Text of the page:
For When We’re Afraid of the Dark

Two of our three kids are terrified of the dark. Monsters, zombies, and anxiety live in the dark. They have night lights, lamps in the bathrooms, and open doors for their comfort.

Our son will walk into our pitch-black room in the middle of the night to tell us his left pinky nail is too long, but we dare not ask him to take his dirty laundry down the hall if the lights are off.

Why?

He walks into our dark room with confidence because he knows we’re already there.

He’s not walking away from us into darkness. He’s bravely walking through the darkness to be with us.

How do we teach him to face his fears when we can’t be there? We teach him that God is always with him. Our boy can walk through any darkness because He’s already there. Hebrews 13:6 is written on a huge chalkboard in our kitchen, and we say it everyday. He’s heard it enough in the last two weeks that he has it memorized without really trying.

When he starts to look at the dark hallway with fear in his eyes, I say, “And so we say with confidence…” and he finishes it as he walks toward the light switch.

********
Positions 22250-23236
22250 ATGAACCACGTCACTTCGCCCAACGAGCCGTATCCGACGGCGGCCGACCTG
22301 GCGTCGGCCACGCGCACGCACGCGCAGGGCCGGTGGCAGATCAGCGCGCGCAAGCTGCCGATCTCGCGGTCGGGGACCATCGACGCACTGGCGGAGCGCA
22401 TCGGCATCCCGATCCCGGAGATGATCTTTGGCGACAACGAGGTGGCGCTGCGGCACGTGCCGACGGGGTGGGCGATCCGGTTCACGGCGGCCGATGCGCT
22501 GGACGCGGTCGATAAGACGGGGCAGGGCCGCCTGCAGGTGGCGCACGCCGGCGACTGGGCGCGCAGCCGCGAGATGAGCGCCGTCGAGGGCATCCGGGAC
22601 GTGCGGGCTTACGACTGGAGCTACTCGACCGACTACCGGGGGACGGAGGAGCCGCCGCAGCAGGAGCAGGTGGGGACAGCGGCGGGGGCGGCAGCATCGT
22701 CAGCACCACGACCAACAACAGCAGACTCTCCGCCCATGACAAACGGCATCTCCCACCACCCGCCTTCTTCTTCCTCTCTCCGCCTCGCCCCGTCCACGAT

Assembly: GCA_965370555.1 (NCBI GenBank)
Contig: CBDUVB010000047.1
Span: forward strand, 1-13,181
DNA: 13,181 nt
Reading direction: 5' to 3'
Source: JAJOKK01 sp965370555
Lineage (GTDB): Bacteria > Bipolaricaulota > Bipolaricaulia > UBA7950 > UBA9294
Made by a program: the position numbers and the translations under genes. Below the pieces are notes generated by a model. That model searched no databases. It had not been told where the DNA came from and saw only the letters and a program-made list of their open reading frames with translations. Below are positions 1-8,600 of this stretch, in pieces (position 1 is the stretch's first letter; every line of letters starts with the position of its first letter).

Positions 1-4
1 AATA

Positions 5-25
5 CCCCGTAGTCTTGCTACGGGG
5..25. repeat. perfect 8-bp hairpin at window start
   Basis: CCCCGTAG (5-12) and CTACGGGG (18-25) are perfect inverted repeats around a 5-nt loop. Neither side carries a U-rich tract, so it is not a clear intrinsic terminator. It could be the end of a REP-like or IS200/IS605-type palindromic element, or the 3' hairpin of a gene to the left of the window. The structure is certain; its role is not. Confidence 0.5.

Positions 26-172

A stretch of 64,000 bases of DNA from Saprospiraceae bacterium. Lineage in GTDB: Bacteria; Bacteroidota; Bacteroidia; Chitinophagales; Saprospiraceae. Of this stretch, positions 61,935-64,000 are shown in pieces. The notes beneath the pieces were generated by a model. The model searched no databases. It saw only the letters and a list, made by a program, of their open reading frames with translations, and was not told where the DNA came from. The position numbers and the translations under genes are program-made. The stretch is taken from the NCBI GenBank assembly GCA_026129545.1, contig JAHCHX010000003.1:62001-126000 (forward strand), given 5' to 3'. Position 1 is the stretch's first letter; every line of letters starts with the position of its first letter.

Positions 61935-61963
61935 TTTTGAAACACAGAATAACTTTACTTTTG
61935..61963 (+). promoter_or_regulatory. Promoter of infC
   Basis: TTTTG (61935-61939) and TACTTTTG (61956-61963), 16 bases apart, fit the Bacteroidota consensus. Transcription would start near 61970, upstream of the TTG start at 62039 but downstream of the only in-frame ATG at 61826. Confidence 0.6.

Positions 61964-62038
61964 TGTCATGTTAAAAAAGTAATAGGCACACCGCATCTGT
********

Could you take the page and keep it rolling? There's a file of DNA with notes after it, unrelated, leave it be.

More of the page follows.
I’ve been saying it to myself a lot lately as well. Maybe you need to hear it too. So much of parenting is riddled with fear. When our newly-adopted child lies as easily as he breathes, we panic that he’ll be a criminal as an adult. When our new daughter wants to hug everyone she meets, we fear that she’ll be kidnapped. We write the worst-case scenario, and it can often cause us to react in the least-helpful way possible. Instead of calm reassurance, we panic. Our fear often looks like anger. The last thing our kids need.

What fear do you need to face with confidence today?

God is already there.

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Matt and Becca write about marriage, parenting, and life through the lens of a married couple, parenting team, and pastor and professional counselor. They share hope and restoration by giving a glimpse into their lives- the failures, the successes, and the brokenness and beauty of everyday. You can read more of their writing at WhitsonLife.